A drawn-out three-game road trip for the Chicago Blackhawks ends with a soft game against Florida, but two contests before that will offer a challenge
On an eight-day NHL road trip, you’d typically expect more than three games. But that’s the task that faces the Chicago Blackhawks beginning tonight, and the first two games are far from gimmes.
The Blackhawks head to Pittsburgh tonight as the Penguins are likely looking for revenge after their season-opening 10-1 setback. Then, the Blackhawks visit the league-leading Tampa Bay Lightning on Wednesday.
Neither of these matchups are terribly appealing for the Blackhawks, but recent offensive efforts at least suggest Chicago is finding its stride shooting the puck. The Blackhawks have posted 15 goals the last three games, and they’d have three wins in those events if not for a clunker from Corey Crawford against the New Jersey Devils.
But the positive thing is that an offense that was regularly in the 1-2 goal range is finding some footing. That’s especially good news against the Penguins and Lightning.
Early-season hockey is interesting. Yes, we’re more than 20 percent through the season, but it’s still early enough where single games or short stretches can change a team’s outlook entirely.
Look no further than the Blackhawks, who suddenly sit 10th in the league in 5-on-5 Corsi-for at 51.14 percent. This was a team that, as recently as two weeks ago, could hardly complete consecutive passes.
Da Windy City
The Penguins are right behind the Blackhawks in those Corsi-for rankings, 11th at 50.98, and Tampa Bay is 16th at a shade below 50 percent. Clearly, that doesn’t always dictate results. Like how Carolina is a possession dynamo but can’t score consistently, the Penguins and Lightning can fill the net despite not being the best at maintaining the puck.
The Pens average 2.76 goals per game on the back of eight goals from Phil Kessel and Conor Sheary, seven from Evgeni Malkin and Patric Hornqvist, and six from Sidney Crosby and Jake Guentzel. And, yes, this is a Penguins team still seeing moderate success despite Crosby being just third on his team in points.
Things are way scarier in Tampa, though. The Lightning average better than four goals per contest, and there are two big names to thank for that: Steven Stamkos and Nikita Kucherov. Stamkos has 35 points with 10 goals, and Kucherov has an outrageous 17 goals en route to 33 points.
Yes, the Lightning have 11 players at better than 10 percent shooting so far, but this is the team we all expected to see after its appearance in the 2015 Stanley Cup Final. Amazing how far a healthy Stamkos can get you.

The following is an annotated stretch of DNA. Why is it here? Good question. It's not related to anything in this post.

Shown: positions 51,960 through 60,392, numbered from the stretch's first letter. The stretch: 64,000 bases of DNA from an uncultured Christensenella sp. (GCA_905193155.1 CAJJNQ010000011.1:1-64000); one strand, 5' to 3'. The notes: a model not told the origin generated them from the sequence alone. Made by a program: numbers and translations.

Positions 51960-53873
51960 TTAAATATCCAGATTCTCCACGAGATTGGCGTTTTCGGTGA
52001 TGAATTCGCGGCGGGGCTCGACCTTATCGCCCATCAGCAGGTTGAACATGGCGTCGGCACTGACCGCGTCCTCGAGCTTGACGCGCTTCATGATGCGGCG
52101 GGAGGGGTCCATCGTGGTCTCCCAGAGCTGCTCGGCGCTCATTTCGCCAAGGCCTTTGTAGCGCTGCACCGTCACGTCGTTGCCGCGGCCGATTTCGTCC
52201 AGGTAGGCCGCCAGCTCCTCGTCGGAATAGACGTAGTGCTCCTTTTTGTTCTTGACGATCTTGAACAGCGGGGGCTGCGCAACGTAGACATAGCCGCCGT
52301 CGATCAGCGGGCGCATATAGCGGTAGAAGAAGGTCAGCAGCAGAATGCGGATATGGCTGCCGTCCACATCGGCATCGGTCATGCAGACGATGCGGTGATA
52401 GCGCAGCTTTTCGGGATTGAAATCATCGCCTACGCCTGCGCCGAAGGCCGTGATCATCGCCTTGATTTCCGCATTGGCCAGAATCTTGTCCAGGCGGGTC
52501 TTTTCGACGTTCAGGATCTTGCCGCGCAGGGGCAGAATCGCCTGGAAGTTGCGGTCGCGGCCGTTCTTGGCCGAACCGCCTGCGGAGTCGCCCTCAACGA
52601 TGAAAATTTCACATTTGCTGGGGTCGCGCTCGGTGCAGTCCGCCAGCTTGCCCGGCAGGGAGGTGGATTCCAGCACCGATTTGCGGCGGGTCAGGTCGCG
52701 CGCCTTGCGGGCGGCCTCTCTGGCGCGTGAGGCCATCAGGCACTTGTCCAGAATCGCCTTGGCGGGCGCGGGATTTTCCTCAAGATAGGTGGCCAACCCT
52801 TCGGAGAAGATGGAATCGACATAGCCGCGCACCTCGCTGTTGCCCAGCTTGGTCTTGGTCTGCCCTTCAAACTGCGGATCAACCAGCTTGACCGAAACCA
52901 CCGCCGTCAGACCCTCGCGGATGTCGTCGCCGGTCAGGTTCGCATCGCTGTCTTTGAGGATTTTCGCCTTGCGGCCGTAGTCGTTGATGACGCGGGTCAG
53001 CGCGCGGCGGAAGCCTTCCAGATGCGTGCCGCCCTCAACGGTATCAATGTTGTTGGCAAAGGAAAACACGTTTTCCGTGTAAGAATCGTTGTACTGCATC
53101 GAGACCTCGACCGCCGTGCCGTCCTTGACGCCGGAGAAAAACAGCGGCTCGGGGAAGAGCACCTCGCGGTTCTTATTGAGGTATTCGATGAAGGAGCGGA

Can Blackhawks win them both?
Sure, why not? The team seems to have a renewed confidence on offense, Crow is still a stud in net despite not being in shutout mode of late, and coach Joel Quenneville seems to understand that Brent Seabrook needs fewer minutes for the defense to succeed.
Still, these are two difficult matchups. The Penguins and Lightning — especially the latter — both have speed up and down the lineup. The Blackhawks have had a difficult time adapting to fast skating, but the hope would be so much downtime between games of late would give them a little extra spring in their step.
The big thing for the Blackhawks will be not getting into a track meet with either of these teams. I think Chicago was willing to do that in the opener with Pittsburgh, and it worked because it was opening night. I’m not sure it’ll work again tonight.
And it’s even less likely to work against Tampa Bay. That team is running the track meet right now. Unless Crow stands on his head (entirely possible), the Blackhawks are not going to win a game against the Lightning trying to buzz it up and down the ice the entire night.
So, go into a trap game? Not necessarily, though I think Blackhawk Up’s Steve Yatsushiro made some good points about that in the past. The Blackhawks are definitely going to want to continue their strong possession ways of recent outings, and season-long numbers suggest that’s a possibility.
And so, with some smart lineup decisions and even smarter play on the ice, I think it’s entirely possible for the Blackhawks to take both of these games. It’d be a huge momentum boost, as it’d mean a season sweep of the reigning two-time Stanley Cup champions and win over a squad that currently has two regulation losses.